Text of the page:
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Does a lack of vaccine side effects correlate with reduced BNT162b2 mRNA vaccine response among healthcare workers and nursing home residents?
Oyebanji, Oladayo A; Wilson, Brigid; Keresztesy, Debbie; Carias, Lenore; Wilk, Dennis; Payne, Michael; Aung, Htin; Denis, Kerri St; Lam, Evan C; Rowley, Christopher F; Berry, Sarah D; Cameron, Cheryl M; Cameron, Mark J; Schmader, Kenneth E; Balazs, Alejandro B; King, Christopher L; Canaday, David H; Gravenstein, Stefan.
  • Oyebanji OA; Case Western Reserve University School of Medicine, Cleveland, OH, USA.
  • Wilson B; Geriatric Research, Education and Clinical Center, VA Northeast Ohio Healthcare System, Cleveland, OH, USA.
  • Keresztesy D; Case Western Reserve University School of Medicine, Cleveland, OH, USA.
  • Carias L; Case Western Reserve University School of Medicine, Cleveland, OH, USA.
  • Wilk D; Case Western Reserve University School of Medicine, Cleveland, OH, USA.
  • Payne M; Case Western Reserve University School of Medicine, Cleveland, OH, USA.
  • Aung H; Case Western Reserve University School of Medicine, Cleveland, OH, USA.
  • Denis KS; Ragon Institute of MGH, MIT and Harvard, Cambridge, MA, USA.
  • Lam EC; Ragon Institute of MGH, MIT and Harvard, Cambridge, MA, USA.
  • Rowley CF; Division of Infectious Diseases, Beth Israel Deaconess Medical Center, Boston, MA, USA.
  • Berry SD; Marcus Institute for Aging Research, Hebrew SeniorLife, Boston, MA, USA.
  • Cameron CM; Case Western Reserve University School of Medicine, Cleveland, OH, USA.
  • Cameron MJ; Case Western Reserve University School of Medicine, Cleveland, OH, USA.
  • Schmader KE; Geriatric Research, Education and Clinical Center, Durham VA Health Care System and Duke University Medical Center, Durham, NC, USA.
  • Balazs AB; Ragon Institute of MGH, MIT and Harvard, Cambridge, MA, USA.
  • King CL; Case Western Reserve University School of Medicine, Cleveland, OH, USA.
  • Canaday DH; Case Western Reserve University School of Medicine, Cleveland, OH, USA. David.canaday@case.edu.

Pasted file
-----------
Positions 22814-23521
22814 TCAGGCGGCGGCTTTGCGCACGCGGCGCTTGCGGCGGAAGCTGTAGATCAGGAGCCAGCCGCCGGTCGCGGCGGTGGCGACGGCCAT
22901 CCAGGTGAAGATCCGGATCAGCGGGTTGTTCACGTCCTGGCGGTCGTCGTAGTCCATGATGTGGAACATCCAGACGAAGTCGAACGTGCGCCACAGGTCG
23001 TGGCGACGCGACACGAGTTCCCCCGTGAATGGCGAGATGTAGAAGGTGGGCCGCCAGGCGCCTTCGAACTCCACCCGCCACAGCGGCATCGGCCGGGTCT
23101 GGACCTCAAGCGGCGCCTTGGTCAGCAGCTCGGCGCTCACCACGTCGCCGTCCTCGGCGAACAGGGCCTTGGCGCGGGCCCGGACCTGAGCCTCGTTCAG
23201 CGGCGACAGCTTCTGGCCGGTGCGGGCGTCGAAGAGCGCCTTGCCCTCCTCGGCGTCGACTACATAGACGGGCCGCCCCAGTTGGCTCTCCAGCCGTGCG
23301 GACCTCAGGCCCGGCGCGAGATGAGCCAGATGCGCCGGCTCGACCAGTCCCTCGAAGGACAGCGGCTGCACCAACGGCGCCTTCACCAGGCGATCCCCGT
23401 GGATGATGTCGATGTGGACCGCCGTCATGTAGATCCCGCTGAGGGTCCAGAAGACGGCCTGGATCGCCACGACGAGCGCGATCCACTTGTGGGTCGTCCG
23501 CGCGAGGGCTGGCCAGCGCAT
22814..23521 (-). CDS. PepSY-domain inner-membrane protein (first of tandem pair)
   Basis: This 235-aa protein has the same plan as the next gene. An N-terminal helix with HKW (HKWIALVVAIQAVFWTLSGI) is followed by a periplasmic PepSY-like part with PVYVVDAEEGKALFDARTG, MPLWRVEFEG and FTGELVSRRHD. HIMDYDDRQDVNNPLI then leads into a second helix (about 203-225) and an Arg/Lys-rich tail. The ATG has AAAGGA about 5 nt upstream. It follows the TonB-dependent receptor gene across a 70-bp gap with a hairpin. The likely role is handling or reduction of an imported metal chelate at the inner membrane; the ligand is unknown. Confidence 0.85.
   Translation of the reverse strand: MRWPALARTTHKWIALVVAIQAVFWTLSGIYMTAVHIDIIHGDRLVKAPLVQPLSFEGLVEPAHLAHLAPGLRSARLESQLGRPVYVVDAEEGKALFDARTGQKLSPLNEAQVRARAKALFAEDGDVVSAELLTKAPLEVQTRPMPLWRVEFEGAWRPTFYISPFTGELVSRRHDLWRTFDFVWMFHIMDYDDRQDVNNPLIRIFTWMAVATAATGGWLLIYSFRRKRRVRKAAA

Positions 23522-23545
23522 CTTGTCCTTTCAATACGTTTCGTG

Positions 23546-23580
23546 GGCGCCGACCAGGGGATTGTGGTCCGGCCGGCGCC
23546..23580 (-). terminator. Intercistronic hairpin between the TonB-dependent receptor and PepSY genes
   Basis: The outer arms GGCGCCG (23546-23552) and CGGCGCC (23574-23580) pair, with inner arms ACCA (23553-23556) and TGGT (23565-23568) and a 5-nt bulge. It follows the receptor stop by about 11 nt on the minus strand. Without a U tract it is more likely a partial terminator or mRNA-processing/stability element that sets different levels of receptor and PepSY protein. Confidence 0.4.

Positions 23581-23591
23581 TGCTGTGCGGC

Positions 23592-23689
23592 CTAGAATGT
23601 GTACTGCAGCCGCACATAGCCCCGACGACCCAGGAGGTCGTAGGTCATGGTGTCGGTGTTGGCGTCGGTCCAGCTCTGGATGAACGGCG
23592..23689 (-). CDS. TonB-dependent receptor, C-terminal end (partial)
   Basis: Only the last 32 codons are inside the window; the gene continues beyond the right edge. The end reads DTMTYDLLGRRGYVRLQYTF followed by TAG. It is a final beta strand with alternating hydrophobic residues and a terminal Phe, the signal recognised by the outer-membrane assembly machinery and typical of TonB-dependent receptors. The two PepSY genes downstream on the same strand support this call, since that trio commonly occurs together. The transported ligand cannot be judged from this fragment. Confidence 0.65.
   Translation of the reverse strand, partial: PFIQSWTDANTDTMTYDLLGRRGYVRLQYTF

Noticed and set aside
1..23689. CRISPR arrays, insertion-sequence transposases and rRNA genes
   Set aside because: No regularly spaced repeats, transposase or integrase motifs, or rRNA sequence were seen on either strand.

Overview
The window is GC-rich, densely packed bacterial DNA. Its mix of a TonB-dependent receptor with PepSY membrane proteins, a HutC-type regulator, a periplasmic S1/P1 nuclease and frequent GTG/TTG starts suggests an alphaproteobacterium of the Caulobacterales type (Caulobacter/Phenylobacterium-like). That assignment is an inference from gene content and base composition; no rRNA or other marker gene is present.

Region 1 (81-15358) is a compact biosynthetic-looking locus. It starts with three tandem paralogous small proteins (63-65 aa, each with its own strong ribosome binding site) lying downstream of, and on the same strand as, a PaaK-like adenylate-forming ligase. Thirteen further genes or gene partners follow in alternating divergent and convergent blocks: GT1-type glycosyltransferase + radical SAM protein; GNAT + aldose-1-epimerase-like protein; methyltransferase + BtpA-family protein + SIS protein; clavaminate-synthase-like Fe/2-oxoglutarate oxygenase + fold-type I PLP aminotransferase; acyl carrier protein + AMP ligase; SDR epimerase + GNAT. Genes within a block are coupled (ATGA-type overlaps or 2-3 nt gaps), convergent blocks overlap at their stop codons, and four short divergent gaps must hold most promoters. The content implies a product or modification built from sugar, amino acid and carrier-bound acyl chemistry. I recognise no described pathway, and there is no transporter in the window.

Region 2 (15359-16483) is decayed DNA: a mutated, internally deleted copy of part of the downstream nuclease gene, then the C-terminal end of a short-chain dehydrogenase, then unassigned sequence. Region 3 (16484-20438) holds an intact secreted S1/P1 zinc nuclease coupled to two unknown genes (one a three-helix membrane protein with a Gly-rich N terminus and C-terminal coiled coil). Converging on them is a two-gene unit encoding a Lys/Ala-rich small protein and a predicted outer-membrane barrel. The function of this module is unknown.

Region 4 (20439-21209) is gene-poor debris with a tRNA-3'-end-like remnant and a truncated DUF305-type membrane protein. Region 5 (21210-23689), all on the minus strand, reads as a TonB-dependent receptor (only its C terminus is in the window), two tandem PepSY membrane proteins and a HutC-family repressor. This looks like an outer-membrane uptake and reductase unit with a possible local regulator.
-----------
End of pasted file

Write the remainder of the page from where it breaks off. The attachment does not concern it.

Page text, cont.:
• Gravenstein S; Geriatric Research, Education and Clinical Center, VA Northeast Ohio Healthcare System, Cleveland, OH, USA. David.canaday@case.edu.
Aging Clin Exp Res ; 33(11): 3151-3160, 2021 Nov.
Article in English | MEDLINE | ID: covidwho-1525638
ABSTRACT

BACKGROUND:

The BNT162b2 SARS-CoV-2 mRNA vaccination has mitigated the burden of COVID-19 among residents of long-term care facilities considerably, despite being excluded from the vaccine trials. Data on reactogenicity (vaccine side effects) in this population are limited.

AIMS:

To assess reactogenicity among nursing home (NH) residents. To provide a plausible proxy for predicting vaccine response among this population.

METHODS:

We enrolled and sampled NH residents and community-dwelling healthcare workers who received the BNT162b2 mRNA vaccine, to assess local or systemic reactogenicity and antibody levels (immunogenicity).

RESULTS:

NH residents reported reactions at a much lower frequency and lesser severity than the community-dwelling healthcare workers. These reactions were mild and transient with all subjects experiencing more local than systemic reactions. Based on our reactogenicity and immunogenicity data, we developed a linear regression model predicting log-transformed anti-spike, anti-receptor-binding domain (RBD), and neutralizing titers, with a dichotomous variable indicating the presence or absence of reported reactions which revealed a statistically significant effect, with estimated shifts in log-transformed titers ranging from 0.32 to 0.37 (all p < 0.01) indicating greater immunogenicity in subjects with one or more reported reactions of varying severity.

DISCUSSION:

With a significantly lower incidence of post-vaccination reactions among NH residents as reported in this study, the BNT162b2 mRNA vaccine appears to be well-tolerated among this vulnerable population. If validated in larger populations, absence of reactogenicity could help guide clinicians in prioritizing vaccine boosters.

CONCLUSIONS:

Reactogenicity is significantly mild among nursing home residents and overall, subjects who reported post-vaccination reactions developed higher antibody titers.
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Full text: Available Collection: International databases Database: MEDLINE Document Type: Article Main subject: Vaccines / COVID-19 Subject: Vaccines / COVID-19 Type of study: Prognostic study / Qualitative research Language: English Journal: Aging Clin Exp Res Clinical aspect: Prediction / Prognosis Year: 2021

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Full text: Available Collection: International databases Database: MEDLINE Document Type: Article Main subject: Vaccines / COVID-19 Subject: Vaccines / COVID-19 Type of study: Prognostic study / Qualitative research Language: English Journal: Aging Clin Exp Res Clinical aspect: Prediction / Prognosis Year: 2021
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